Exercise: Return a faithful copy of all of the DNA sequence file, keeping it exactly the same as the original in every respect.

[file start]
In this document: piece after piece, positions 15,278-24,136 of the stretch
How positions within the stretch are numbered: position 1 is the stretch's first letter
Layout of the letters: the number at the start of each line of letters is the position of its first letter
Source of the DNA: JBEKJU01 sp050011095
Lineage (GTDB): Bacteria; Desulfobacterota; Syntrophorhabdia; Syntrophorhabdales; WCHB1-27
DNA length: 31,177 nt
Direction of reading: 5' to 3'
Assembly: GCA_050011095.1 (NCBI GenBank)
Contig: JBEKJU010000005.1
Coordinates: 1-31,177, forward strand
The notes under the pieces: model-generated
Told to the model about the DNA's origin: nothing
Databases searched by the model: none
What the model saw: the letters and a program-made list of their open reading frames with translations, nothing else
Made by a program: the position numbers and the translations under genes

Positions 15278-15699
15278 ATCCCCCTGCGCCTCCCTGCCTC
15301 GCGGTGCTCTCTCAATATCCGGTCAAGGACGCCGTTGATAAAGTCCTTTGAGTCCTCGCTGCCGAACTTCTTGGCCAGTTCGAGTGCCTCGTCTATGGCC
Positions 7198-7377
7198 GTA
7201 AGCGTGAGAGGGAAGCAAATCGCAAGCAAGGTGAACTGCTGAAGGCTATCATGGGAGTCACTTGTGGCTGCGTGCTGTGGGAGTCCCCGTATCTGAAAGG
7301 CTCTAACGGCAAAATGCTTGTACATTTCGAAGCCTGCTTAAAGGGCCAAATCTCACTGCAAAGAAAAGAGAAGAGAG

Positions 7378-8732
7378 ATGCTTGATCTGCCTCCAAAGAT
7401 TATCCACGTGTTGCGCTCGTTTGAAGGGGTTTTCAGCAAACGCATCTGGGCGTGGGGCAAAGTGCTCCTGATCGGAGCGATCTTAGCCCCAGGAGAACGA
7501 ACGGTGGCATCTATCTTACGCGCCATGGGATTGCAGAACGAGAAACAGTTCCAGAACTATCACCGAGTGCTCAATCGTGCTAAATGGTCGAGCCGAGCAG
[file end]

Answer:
In this document: piece after piece, positions 15,278-24,136 of the stretch
How positions within the stretch are numbered: position 1 is the stretch's first letter
Layout of the letters: the number at the start of each line of letters is the position of its first letter
Source of the DNA: JBEKJU01 sp050011095
Lineage (GTDB): Bacteria; Desulfobacterota; Syntrophorhabdia; Syntrophorhabdales; WCHB1-27
DNA length: 31,177 nt
Direction of reading: 5' to 3'
Assembly: GCA_050011095.1 (NCBI GenBank)
Contig: JBEKJU010000005.1
Coordinates: 1-31,177, forward strand
The notes under the pieces: model-generated
Told to the model about the DNA's origin: nothing
Databases searched by the model: none
What the model saw: the letters and a program-made list of their open reading frames with translations, nothing else
Made by a program: the position numbers and the translations under genes

Positions 15278-15699
15278 ATCCCCCTGCGCCTCCCTGCCTC
15301 GCGGTGCTCTCTCAATATCCGGTCAAGGACGCCGTTGATAAAGTCCTTTGAGTCCTCGCTGCCGAACTTCTTGGCCAGTTCGAGTGCCTCGTCTATGGCC
Positions 7198-7377
7198 GTA
7201 AGCGTGAGAGGGAAGCAAATCGCAAGCAAGGTGAACTGCTGAAGGCTATCATGGGAGTCACTTGTGGCTGCGTGCTGTGGGAGTCCCCGTATCTGAAAGG
7301 CTCTAACGGCAAAATGCTTGTACATTTCGAAGCCTGCTTAAAGGGCCAAATCTCACTGCAAAGAAAAGAGAAGAGAG

Positions 7378-8732
7378 ATGCTTGATCTGCCTCCAAAGAT
7401 TATCCACGTGTTGCGCTCGTTTGAAGGGGTTTTCAGCAAACGCATCTGGGCGTGGGGCAAAGTGCTCCTGATCGGAGCGATCTTAGCCCCAGGAGAACGA
7501 ACGGTGGCATCTATCTTACGCGCCATGGGATTGCAGAACGAGAAACAGTTCCAGAACTATCACCGAGTGCTCAATCGTGCTAAATGGTCGAGCCGAGCAG